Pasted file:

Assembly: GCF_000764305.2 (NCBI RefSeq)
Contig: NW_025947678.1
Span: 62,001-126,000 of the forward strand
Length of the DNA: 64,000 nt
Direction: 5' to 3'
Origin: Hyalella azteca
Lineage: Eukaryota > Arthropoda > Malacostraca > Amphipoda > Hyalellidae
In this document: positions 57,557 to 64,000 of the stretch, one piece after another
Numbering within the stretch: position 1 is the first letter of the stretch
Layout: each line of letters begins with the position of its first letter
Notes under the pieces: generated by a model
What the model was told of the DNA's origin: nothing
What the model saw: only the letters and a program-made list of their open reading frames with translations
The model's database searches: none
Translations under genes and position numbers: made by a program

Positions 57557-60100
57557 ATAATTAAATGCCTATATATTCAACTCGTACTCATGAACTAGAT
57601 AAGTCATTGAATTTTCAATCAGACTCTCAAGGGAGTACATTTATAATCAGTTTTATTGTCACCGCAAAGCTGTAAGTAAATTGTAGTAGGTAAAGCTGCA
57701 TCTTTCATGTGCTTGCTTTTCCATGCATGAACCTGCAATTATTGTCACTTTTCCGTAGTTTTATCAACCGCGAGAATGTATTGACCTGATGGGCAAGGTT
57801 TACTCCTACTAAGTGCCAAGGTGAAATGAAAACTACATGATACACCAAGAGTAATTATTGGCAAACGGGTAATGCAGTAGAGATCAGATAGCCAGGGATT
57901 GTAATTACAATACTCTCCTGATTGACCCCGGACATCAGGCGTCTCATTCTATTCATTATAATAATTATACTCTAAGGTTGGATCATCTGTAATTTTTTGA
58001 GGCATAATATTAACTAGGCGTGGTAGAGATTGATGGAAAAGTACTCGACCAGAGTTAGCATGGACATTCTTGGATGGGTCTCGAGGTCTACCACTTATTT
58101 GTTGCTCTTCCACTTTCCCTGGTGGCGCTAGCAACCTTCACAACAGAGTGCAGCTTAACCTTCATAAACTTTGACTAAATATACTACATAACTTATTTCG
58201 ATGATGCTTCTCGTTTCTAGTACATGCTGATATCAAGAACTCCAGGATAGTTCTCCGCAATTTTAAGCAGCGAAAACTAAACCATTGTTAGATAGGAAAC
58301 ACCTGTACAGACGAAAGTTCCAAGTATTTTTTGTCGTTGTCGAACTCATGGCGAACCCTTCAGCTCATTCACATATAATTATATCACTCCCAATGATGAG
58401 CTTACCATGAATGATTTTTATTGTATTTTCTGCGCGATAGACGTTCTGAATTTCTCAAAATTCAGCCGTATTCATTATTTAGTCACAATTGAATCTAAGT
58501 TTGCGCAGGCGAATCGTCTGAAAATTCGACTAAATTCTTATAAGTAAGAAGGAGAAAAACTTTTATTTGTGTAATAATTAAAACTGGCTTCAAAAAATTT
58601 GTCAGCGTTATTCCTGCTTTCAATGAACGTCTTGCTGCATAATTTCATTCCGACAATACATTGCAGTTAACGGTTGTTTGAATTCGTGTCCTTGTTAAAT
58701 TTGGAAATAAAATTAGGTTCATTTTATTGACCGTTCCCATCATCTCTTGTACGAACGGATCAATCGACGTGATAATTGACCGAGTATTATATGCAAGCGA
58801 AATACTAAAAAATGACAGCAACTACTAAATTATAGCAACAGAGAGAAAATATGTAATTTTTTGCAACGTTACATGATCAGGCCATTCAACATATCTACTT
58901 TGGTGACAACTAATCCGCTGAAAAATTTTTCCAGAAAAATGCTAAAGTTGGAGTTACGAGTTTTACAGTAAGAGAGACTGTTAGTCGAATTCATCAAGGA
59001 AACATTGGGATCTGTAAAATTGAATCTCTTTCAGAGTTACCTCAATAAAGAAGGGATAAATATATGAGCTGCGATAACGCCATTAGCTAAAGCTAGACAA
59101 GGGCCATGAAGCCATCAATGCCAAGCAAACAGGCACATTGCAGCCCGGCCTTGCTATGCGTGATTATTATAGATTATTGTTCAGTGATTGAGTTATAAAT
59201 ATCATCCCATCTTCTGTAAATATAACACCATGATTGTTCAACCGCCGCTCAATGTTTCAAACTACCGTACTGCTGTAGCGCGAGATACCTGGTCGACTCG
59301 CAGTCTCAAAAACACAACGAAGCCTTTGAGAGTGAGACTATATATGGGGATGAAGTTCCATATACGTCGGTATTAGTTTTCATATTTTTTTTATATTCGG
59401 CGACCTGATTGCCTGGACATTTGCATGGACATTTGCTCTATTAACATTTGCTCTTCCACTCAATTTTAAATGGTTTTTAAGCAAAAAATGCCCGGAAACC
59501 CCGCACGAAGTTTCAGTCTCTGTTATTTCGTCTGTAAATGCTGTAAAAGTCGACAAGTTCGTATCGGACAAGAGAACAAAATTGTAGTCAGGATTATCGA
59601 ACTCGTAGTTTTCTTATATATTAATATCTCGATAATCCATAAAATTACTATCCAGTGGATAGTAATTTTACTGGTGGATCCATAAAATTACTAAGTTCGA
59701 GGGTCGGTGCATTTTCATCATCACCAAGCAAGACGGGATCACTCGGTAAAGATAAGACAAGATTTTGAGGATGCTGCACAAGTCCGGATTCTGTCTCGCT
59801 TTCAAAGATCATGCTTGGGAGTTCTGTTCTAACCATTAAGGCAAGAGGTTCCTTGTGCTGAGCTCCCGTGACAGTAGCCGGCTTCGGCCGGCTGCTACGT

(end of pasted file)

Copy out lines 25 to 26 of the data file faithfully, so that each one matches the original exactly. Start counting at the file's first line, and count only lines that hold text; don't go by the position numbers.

58301 ACCTGTACAGACGAAAGTTCCAAGTATTTTTTGTCGTTGTCGAACTCATGGCGAACCCTTCAGCTCATTCACATATAATTATATCACTCCCAATGATGAG
58401 CTTACCATGAATGATTTTTATTGTATTTTCTGCGCGATAGACGTTCTGAATTTCTCAAAATTCAGCCGTATTCATTATTTAGTCACAATTGAATCTAAGT